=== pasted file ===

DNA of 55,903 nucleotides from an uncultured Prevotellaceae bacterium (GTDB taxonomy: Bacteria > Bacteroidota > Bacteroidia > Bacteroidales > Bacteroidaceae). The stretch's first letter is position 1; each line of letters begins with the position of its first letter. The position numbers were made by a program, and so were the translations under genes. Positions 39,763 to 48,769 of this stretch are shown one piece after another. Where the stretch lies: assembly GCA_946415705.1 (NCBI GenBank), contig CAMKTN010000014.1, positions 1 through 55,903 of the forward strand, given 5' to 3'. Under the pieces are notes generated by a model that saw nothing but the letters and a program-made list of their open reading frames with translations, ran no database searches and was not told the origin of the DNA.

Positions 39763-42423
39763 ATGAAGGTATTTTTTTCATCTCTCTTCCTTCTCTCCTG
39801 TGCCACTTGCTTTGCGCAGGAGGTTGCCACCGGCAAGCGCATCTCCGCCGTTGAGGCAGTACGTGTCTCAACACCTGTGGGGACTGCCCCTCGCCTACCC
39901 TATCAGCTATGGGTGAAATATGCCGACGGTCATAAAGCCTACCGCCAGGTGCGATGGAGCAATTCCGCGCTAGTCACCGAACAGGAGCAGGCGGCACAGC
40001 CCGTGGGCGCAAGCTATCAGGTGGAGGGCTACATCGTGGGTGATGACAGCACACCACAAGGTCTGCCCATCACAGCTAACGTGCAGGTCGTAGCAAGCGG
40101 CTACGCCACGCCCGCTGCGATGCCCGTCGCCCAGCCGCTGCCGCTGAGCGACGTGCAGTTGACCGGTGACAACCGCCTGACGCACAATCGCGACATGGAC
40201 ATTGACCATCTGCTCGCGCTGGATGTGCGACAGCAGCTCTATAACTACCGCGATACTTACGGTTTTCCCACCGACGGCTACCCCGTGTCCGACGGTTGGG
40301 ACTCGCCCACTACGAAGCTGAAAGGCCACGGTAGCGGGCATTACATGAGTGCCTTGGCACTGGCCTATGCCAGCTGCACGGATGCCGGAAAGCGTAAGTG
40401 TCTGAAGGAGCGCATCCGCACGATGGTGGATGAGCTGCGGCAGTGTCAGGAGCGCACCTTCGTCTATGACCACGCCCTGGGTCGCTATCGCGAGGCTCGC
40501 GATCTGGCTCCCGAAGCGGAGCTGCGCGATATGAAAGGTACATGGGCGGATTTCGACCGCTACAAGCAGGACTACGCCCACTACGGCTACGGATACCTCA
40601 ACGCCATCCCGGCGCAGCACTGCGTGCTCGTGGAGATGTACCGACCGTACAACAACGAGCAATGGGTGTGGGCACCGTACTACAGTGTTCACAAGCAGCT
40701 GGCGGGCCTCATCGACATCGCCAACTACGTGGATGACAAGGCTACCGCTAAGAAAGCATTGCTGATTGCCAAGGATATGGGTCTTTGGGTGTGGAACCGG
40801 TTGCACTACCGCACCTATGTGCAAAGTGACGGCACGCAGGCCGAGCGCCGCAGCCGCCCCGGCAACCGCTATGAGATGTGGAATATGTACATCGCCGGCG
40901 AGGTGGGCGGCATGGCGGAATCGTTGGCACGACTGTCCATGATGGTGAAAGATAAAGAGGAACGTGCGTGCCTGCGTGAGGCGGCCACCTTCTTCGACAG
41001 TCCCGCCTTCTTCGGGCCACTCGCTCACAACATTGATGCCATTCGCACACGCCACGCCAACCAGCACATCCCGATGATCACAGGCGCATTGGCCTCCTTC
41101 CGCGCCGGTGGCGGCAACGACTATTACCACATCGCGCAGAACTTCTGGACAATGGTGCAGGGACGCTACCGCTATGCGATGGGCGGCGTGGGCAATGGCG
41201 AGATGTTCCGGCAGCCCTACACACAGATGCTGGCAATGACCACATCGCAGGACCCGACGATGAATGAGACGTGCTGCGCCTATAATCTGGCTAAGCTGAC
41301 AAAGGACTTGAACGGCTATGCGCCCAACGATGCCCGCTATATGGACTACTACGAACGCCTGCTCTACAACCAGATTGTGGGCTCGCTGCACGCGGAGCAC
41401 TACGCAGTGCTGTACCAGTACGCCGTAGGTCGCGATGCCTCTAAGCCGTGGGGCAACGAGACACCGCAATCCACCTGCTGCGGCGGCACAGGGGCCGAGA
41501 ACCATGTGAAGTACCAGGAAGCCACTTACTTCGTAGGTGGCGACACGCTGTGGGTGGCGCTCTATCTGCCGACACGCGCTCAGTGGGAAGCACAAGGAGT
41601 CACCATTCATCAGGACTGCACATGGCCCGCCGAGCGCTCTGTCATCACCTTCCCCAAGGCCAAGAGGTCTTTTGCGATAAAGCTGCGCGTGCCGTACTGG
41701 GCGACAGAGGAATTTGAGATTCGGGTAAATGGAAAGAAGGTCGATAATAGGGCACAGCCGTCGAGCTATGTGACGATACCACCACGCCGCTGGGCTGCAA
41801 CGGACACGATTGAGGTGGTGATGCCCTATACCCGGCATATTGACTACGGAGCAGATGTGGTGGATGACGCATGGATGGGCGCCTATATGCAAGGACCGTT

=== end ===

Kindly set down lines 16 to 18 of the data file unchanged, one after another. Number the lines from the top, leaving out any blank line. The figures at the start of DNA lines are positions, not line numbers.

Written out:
41001 TCCCGCCTTCTTCGGGCCACTCGCTCACAACATTGATGCCATTCGCACACGCCACGCCAACCAGCACATCCCGATGATCACAGGCGCATTGGCCTCCTTC
41101 CGCGCCGGTGGCGGCAACGACTATTACCACATCGCGCAGAACTTCTGGACAATGGTGCAGGGACGCTACCGCTATGCGATGGGCGGCGTGGGCAATGGCG
41201 AGATGTTCCGGCAGCCCTACACACAGATGCTGGCAATGACCACATCGCAGGACCCGACGATGAATGAGACGTGCTGCGCCTATAATCTGGCTAAGCTGAC